Ultimately capitalizing on that understanding as a president, Adams was able to avoid confrontation with other countries, due to his gifted ability in identifying with their individual needs and expectations.
While these abilities had the tragic consequence of alienating him from some in the United States, it made him a stronger advocate for many of the controversial causes of his day. But this also made his dealings with some of the expansion issues challenging, as he proved more attuned to the needs of those alienated or even outside of the American culture than the American crisis itself fomenting from within. It was this disconnect that, at least I feel, limited him to only one term as president. But it also helped him become a highly effective Representative, in a time that the division in the country was starting to make its presence known.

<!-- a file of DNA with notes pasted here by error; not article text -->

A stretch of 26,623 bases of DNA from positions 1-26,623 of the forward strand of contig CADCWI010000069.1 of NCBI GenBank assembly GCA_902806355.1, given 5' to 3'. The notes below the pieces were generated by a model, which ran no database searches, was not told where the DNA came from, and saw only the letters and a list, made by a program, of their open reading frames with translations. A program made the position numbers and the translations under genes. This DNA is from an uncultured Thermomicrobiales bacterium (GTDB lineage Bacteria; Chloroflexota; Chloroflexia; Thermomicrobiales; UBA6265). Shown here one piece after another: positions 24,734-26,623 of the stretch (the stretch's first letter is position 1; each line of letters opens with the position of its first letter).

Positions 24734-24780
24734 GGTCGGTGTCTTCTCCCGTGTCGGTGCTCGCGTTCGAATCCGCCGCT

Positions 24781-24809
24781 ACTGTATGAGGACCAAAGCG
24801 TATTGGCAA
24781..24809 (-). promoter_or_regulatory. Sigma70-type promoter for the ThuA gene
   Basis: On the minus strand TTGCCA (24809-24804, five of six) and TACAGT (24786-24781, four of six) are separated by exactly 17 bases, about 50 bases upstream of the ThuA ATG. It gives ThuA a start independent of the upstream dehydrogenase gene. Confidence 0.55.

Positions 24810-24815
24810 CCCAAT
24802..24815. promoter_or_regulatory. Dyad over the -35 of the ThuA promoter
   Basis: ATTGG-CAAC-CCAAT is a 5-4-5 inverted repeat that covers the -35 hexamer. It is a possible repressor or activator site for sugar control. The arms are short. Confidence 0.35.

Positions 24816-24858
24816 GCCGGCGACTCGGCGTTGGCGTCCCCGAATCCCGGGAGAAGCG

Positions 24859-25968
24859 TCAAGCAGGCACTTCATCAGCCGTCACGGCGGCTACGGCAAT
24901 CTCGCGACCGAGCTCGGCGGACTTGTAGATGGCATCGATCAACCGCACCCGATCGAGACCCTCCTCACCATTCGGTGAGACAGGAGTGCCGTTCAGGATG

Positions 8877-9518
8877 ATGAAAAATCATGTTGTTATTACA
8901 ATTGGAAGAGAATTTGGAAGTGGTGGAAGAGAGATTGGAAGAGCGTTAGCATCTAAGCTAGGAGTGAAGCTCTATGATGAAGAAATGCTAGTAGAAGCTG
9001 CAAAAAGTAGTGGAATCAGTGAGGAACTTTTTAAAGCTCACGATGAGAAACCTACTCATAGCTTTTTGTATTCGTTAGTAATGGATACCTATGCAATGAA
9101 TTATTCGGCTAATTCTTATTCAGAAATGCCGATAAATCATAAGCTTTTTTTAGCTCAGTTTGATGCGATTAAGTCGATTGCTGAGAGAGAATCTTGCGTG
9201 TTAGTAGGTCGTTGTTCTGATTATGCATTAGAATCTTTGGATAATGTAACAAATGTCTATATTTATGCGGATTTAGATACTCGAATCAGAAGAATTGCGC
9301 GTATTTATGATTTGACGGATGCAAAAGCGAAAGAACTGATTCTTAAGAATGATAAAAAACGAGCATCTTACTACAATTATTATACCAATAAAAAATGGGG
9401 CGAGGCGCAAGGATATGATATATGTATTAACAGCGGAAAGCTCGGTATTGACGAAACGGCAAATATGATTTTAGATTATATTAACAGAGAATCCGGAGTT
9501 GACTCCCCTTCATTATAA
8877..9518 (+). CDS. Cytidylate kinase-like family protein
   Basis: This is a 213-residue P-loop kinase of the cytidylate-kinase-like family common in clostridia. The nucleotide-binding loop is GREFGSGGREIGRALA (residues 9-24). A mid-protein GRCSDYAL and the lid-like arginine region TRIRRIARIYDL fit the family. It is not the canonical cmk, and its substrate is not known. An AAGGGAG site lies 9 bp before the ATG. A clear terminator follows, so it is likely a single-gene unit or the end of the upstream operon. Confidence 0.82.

This is a book that is a great read, particularly today as the divisions within our nation are once again making themselves felt. As we are continuously reminded that fault lines in the American culture can have lasting, destructive consequences, Kaplan’s book gives us a great reminder that there are ways of dealing with these divisions. The book also acts as a clarion call in relation to the need to deal with the divisions now, before the damage is so pervasive that the results will inevitably end badly. Adams served as a voice to the American culture of his day – to look beyond the isolated view of the American experience. He demonstrated throughout his life, the need to work together to effectuate government that works for the good of the people, and not against the society it supports.